The medulla is the central source and regulator of the respiratory movements. It is in a limited portion of this enlargement of the cord, near the origin of the eighth pair of nerves, that, as Flourens has demonstrated, the organ which he calls the prime mover, or vital node, of the respiratory mechanism has its seat This organ, according to M. Longet, does not comprise all the substance of the bulb, but is only a fascicle, composed of gray substance between the pyramidal and restiform bodies. The medulla transmits impressions from the cord to the brain, and the impulse of the will from the brain to the cord; its anterior and posterior portions are prolongations of the corresponding medullary fascicles, and we may conclude therefore that they share their functions as they do their substance; and that the medulla by its anterior portion controls movement, and by its posterior portion sensation. In point of fact, all the nerves which spring from the anterior portion are sensitive, and from the posterior motor. The anterior fascicles of the medulla cross their fibres, and from this results a cross action on the motor nerves, which originate from these fascicles; the posterior fascicles, on the contrary, do not cross each other, and their action is direct.

Pons Varolii

The movements of locomotion are originated specially, according to M. Longet, in the pons Varolii This portion of the encephalon has a cross action on motion. It is a centre of perception for tactile sensations, but nothing authorizes us to believe that it can appreciate sensation by itself alone, and without the aid of the cerebral lobes.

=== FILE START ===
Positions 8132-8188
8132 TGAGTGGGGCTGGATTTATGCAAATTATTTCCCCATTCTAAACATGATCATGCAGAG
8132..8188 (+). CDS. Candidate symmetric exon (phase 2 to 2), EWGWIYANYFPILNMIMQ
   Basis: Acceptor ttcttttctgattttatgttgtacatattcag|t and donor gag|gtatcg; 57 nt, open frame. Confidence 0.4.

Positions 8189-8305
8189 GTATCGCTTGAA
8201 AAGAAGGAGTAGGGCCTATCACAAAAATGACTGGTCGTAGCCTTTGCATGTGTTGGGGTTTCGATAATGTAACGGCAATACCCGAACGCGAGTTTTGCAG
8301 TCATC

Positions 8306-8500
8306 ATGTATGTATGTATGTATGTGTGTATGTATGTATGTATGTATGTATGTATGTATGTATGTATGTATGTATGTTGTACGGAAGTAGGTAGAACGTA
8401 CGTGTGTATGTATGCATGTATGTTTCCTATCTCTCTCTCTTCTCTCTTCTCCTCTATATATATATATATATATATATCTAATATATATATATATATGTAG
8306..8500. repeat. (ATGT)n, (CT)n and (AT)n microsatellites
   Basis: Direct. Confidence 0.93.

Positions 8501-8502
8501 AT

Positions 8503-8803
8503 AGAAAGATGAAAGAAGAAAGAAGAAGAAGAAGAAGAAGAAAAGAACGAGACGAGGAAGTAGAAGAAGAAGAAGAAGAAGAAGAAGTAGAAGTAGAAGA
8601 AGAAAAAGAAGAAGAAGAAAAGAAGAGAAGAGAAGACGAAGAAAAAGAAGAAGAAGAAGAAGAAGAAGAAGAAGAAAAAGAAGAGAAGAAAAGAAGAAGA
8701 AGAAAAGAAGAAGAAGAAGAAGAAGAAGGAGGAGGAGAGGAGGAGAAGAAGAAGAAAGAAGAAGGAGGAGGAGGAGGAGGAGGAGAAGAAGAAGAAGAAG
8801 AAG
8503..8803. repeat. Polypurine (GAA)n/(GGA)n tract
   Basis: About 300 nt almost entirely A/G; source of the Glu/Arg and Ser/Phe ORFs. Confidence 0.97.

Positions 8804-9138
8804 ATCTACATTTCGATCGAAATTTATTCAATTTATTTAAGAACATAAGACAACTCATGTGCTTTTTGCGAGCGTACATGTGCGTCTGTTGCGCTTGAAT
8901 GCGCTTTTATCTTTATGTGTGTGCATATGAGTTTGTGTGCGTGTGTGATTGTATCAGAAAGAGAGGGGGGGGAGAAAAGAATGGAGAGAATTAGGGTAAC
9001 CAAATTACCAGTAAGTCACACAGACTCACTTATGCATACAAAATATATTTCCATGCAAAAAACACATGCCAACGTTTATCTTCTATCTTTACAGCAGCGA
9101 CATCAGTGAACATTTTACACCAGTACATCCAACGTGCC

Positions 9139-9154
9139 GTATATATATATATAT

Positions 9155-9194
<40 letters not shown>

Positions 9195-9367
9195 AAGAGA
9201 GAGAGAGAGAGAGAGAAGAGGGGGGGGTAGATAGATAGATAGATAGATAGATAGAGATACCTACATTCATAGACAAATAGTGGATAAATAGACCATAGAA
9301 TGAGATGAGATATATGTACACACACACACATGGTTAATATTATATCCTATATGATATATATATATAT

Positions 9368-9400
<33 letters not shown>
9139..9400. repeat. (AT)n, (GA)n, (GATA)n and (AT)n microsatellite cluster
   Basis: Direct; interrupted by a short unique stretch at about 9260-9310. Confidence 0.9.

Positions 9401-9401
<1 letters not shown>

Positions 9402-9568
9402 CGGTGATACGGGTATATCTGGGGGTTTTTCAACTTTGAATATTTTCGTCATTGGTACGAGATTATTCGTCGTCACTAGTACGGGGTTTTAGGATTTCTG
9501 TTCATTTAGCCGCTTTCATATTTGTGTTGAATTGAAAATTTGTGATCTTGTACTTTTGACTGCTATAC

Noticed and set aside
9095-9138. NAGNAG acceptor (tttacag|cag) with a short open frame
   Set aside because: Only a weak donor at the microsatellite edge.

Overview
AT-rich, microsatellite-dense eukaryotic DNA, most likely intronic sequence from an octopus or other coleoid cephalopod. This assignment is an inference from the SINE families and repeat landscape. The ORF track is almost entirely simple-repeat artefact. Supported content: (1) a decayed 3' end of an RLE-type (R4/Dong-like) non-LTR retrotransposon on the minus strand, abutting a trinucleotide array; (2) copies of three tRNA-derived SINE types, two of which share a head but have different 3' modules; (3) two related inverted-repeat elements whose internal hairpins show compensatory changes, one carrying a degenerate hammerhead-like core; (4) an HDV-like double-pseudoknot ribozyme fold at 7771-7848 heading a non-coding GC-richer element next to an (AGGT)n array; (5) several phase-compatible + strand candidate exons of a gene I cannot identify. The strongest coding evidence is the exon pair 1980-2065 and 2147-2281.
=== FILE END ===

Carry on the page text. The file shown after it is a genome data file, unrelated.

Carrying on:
Peduncles Of The Brain

These organs unite the greater and lesser brain to the isthmus of the encephalon, and to the spinal cord, and seem to be solely devoted to the transmission of motion and sensation. An injury to one of the middle peduncles of the cerebellum causes the body to turn on its axis; a phenomenon which has been variously explained by different writers.

Corpora Quadrigemina, Or Quadrigeminal Bodies

These bodies take an essential part in vision, either by inducing the contractions of the iris, or in contributing to visual perceptions.

Pineal Gland

The hypothesis of Descartes has popularized, so to speak, this organ, whose functions are entirely unknown. The illustrious philosopher believes the pineal gland to be "the source from whence the most subtle parts of the blood, the spirits, flow to all parts in the brain, and are directed to a particular point, according as the gland is inclined one way or the other." This idea of Descartes has been parodied, by making the pineal gland the seat of the soul, from whence it directs the impulses of the brain by two nervous prolongations, called the "reins of the mind" (habenae animi).

The Optic Beds

In spite of the name which has been given them, these portions of the encephalon do not seem to have any appreciable action on the sense of vision; but they act upon the voluntary movements in such a manner that the influence of the right half is felt on the left, and vice versa; this is called cross action, which is caused, as already stated, by the crossing of the cerebral fibres. The optic beds seem to have no influence over the movements of the upper extremities, as has been thought by several physiologists.

It is unnecessary to enumerate the other portions of the encephalon, of which the functions are doubtful, or entirely unknown.